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Expected changes to Dietary Guidelines for Americans in 2020

The Dietary Guidelines for Americans are designed to inform the public of healthy diet options (Getty Images/iStockphoto)

The Food Pyramid may have gone out of favor, but the Dietary Guidelines for Americans remain.

The guidelines are updated by congressional mandate every five years, and they are slated for another revision in 2020. Lean Plate Club™ blogger Sally Squires told WTOP some of the things the public can expect in the coming update.

“The biggest change is that, for the first time, we’re going to get guidelines for what kids — so those are from birth to age 2 — should eat,” Squires told WTOP. “And there’s been a group of experts that’s been working on that for quite a while.”

The Dietary Guidelines for Americans began in 1980. Most items on the guidelines have remained unchanged over the last several decades, but there are new additions that make it to the list with each revision.

“They’re also going to take a look at a lot of other topics and among them is going to be seafood,” Squires said. “What effect does seafood have on lowering heart disease risk or in brain development?”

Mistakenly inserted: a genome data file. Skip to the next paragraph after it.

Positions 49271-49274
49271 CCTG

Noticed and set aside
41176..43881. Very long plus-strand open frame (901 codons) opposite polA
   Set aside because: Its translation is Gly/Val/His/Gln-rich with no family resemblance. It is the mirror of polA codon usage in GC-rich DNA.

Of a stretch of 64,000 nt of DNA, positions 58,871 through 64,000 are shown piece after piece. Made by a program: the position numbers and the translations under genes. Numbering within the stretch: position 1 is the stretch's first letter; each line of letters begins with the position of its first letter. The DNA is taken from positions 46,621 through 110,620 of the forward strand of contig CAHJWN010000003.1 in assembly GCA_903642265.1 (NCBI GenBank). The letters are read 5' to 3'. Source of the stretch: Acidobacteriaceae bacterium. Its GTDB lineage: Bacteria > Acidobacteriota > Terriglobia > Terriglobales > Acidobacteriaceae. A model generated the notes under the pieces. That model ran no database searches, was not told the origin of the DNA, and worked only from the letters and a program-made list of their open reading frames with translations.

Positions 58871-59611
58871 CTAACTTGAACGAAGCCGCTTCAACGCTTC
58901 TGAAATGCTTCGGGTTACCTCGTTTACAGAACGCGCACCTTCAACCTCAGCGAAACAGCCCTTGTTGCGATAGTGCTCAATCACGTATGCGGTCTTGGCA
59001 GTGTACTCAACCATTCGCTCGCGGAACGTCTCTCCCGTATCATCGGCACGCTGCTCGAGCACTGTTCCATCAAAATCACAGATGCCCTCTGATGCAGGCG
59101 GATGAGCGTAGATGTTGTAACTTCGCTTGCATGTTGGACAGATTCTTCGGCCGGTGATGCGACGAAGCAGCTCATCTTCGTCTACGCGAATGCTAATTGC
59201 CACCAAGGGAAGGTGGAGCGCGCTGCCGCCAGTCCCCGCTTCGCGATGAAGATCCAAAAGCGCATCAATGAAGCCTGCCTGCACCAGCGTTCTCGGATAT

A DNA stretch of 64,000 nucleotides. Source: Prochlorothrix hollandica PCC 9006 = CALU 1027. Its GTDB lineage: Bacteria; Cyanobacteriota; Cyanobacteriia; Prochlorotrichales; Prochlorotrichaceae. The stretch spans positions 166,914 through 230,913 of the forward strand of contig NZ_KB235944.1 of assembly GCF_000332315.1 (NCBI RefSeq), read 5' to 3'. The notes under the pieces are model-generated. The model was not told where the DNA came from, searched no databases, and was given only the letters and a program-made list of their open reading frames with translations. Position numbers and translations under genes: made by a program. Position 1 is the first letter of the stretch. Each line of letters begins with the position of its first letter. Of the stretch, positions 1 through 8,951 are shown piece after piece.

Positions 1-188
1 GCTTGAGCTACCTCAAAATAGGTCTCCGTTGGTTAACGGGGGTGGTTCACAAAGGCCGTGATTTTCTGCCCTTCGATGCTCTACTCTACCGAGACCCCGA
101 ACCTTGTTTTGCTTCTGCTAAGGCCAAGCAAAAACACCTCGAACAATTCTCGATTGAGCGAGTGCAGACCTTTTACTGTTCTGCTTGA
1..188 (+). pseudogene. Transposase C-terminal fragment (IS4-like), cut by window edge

The core tenants of the Dietary Guidelines are much the same as they were when they were established in 1980.

“From the very beginning we’ve been told: Eat a varied diet, get plenty of fruits and vegetables, watch out for too much added sugar and too much salt, and eat to maintain a healthy weight,” Squires said.

Some of the changes to the guidelines seem obvious today, like the recommendation that a vegetarian diet could be beneficial to your health, but were not well established until their inclusion in the guidelines.

“Today, that is something we would kind of all laugh at; of course we know that it could be,” Squires said. “But it really wasn’t until the 1990s that the Dietary Guidelines Committee said that would be an appropriate way to eat.”

Another change coming in 2020 is an effort on the part of the Dietary Guidelines Committee to be more transparent and receptive to the public as they go about making changes.

“The public can actually attend these meetings, or — since you may not want to sit for hours on end at the U.S. Department of Agriculture, which is where they will be held — you can also actually give public comments online.” Squires said.

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